We must point out that Lawrence, like Nicholas Ward above, is also associated with a famous member of the Province, his brother being Fr. Mark Moeslein, CP, the 75 years old founder of the North Carolina missions and Province leader.

The Passionists founded St. Michael’s Monastery in 1861. The foundation stone of the monastery was laid in 1863. The dedication of the large monastic-parish church was in 1875. This was the year that Lawrence organized the monastery choir. So his reflections also shed light on the beginnings of St. Michael’s monastery and parish.

Lawrence’s obituary note tells us something of his personality. He was “simplicity itself”, “straightforward as a child”. These elements come through as you read his document.

The “history” of the choir goes from 1875 to 1896. It tells us the names and attendance records of the 33 choir members. The choir sang at the High Mass each Sunday and at Vespers on Sunday afternoon. Lawrence notes that this took place each week during the year except on one Sunday when he was on vacation. Two practice sessions were held each week. The account lists the music used for various occasions not the least of which were Lawrence’s own compositions. The music was of the classical romantic period including Rossini, Lambillotte, Hayden, Mozart, Gounod and Beethoven.

Today’s reader finds humor in the “rewards” for choir service: “a beautiful album”, “a nice xylophone” and a “circus horse toy”. Annual outings and dinners cooked by faithful parish woman took place each year where monastery. or parish officials praised the choir for its work

There is a detailed description of the composition of the new organ built in 1877 that replaced an original second hand organ. The cost is listed as $6,000 with an additional $1,025 for the case. Lawrence adds that the price for the planned completed organ would be $10,000. I am not sure how much of that organ was renewed or left undamaged by the 1934 church fire. Mention is made of the need to replace the motor which supplied the bellows of the organ because the water pressure was so low where the motor was placed. Until a new motor was purchased hand power was used for the bellows just as it was when the organ was first installed! Felix Ward tells us that the organ was completed in 1894.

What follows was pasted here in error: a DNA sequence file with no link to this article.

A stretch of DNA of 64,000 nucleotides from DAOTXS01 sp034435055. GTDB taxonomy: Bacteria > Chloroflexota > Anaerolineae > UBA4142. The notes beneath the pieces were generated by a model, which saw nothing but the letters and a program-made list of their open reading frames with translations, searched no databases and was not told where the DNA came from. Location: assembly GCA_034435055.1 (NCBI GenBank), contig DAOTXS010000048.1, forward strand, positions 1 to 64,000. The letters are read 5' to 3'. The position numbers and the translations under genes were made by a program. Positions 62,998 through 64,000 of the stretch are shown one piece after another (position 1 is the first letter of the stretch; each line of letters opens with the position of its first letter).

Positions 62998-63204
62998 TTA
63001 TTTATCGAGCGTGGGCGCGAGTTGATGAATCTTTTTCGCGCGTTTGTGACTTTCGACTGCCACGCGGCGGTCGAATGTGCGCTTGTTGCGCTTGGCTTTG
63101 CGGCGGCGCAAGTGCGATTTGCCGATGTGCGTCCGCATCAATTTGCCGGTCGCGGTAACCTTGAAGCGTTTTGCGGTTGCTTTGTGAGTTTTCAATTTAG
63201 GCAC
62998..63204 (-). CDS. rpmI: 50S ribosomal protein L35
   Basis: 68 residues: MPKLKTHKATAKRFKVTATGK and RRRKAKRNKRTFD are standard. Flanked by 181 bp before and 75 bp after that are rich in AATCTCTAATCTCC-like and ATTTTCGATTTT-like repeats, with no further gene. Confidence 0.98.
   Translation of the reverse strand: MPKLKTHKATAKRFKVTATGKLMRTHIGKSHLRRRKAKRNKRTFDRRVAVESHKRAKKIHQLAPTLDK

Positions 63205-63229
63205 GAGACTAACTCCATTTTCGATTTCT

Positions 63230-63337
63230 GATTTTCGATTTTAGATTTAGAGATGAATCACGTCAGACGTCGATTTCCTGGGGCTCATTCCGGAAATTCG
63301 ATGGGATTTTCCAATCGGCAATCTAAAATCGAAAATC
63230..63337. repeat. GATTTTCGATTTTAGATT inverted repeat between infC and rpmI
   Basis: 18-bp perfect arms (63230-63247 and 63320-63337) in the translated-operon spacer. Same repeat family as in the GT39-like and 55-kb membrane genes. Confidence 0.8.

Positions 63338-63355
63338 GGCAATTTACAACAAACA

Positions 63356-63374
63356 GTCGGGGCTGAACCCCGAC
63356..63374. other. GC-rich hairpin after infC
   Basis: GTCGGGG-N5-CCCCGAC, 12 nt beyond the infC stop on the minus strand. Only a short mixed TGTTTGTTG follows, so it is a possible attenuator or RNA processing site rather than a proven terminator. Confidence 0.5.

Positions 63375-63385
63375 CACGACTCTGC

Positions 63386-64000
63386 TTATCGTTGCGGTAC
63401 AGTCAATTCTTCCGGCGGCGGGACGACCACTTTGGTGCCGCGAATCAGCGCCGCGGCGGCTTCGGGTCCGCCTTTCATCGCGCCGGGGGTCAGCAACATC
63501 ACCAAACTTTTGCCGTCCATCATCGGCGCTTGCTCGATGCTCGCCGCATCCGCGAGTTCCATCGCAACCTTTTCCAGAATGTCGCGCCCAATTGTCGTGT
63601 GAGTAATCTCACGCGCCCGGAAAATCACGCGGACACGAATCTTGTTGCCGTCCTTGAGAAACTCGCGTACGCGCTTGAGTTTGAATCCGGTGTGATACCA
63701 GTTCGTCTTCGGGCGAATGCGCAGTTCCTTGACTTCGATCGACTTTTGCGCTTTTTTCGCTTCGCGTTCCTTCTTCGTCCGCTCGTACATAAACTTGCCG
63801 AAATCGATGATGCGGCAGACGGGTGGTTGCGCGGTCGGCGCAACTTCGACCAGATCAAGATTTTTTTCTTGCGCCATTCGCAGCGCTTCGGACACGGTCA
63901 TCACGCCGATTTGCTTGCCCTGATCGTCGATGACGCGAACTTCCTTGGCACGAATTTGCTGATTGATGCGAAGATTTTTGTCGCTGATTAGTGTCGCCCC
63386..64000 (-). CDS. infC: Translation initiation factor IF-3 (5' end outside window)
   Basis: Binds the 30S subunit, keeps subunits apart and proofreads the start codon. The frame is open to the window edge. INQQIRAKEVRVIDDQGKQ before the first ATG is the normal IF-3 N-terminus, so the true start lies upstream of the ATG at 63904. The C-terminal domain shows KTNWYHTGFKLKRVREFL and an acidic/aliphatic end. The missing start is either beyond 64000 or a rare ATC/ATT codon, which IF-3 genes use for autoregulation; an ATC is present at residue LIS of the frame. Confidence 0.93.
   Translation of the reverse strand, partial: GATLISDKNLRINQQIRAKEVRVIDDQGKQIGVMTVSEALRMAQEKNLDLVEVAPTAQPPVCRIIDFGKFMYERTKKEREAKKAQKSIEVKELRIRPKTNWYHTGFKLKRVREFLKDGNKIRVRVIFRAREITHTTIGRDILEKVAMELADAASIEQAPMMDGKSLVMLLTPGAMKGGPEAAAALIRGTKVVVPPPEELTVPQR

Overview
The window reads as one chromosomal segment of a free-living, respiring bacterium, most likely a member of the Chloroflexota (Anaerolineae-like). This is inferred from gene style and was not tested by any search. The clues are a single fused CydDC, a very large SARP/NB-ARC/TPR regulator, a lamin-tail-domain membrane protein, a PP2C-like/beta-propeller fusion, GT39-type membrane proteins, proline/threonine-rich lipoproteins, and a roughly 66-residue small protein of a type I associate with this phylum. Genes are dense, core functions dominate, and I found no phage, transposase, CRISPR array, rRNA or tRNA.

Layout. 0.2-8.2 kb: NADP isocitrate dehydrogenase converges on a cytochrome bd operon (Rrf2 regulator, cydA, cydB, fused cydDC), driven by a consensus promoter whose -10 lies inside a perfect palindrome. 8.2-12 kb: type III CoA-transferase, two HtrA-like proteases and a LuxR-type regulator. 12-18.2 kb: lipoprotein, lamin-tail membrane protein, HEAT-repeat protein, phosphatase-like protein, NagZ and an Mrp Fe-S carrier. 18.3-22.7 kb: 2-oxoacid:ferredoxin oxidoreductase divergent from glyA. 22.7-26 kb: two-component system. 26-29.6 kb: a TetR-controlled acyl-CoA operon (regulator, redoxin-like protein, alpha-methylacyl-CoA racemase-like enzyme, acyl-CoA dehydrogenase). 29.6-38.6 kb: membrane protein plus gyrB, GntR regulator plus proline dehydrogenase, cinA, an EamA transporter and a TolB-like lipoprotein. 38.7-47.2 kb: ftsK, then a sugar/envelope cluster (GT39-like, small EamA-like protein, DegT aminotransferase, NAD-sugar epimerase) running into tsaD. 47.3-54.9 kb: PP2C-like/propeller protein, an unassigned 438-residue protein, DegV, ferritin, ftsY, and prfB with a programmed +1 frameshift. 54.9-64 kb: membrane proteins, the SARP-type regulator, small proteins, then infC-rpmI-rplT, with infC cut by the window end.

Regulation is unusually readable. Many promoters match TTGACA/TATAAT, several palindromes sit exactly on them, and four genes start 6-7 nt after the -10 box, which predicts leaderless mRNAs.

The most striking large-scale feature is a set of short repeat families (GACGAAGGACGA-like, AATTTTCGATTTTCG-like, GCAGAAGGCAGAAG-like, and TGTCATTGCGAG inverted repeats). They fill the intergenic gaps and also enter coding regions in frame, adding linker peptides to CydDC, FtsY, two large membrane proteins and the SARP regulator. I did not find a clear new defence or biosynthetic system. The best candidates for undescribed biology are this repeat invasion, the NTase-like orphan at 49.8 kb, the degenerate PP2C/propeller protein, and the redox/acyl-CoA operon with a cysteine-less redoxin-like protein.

Of special interest was the placing of the choir and orchestra in the dome over the sanctuary. This took place on special occasions like Christmas or the feasts of St. Michael or St. Paul of the Cross. It must have been quite an acoustical phenomenon. Living members of the Province today cannot remember this happening probably because the use of instruments other than the organ was forbidden in the 1903 reform of Pius X.

The account includes articles of praise for the choir from local papers but also a report on an incident that brought attention and reaction. This was an anonymous letter that had been sent to the lay leader of the choir in 1895 criticizing the quality of the music and its rendition. Needless to say that in the parochialism of the day this took on great reactions both from the director as well as the choir. The plus part apparently from Lawrence’s point of view was that it caused the choir to get reorganized and be more attentive to its work.

This report, though rather schoolmarmish, is important because it reflects some aspects of St. Michael’s Parish in these early years and also because it describes for us today the musical history of our Province in these early days where there are so few resources.

In 1912 Lawrence published several compositions through Fischer Brothers in New York But time for retirement was at hand. In 1913 he is given a new assignment in Pittsburgh. One can tell that Lawrence was a popular community member. The house chronicler gives a significant amount of space lamenting his transfer and lauding the forty years of musical service that he rendered as well as the years of ready sacramental ministry which he performed with the many people who regularly came to the monastery for spiritual direction. A new musical director, Walter N. Waters, was placed in charge of St. Michael’s choir.

Lawrence Moeslein’s time in Pittsburgh was brief. His own health had begun to break down in West Hoboken. His once rugged constitution began to fail. Diabetes set in and he began to lose his strength. His obituary tells us simply that he died assisted by the prayers of the community on December 13, 1914.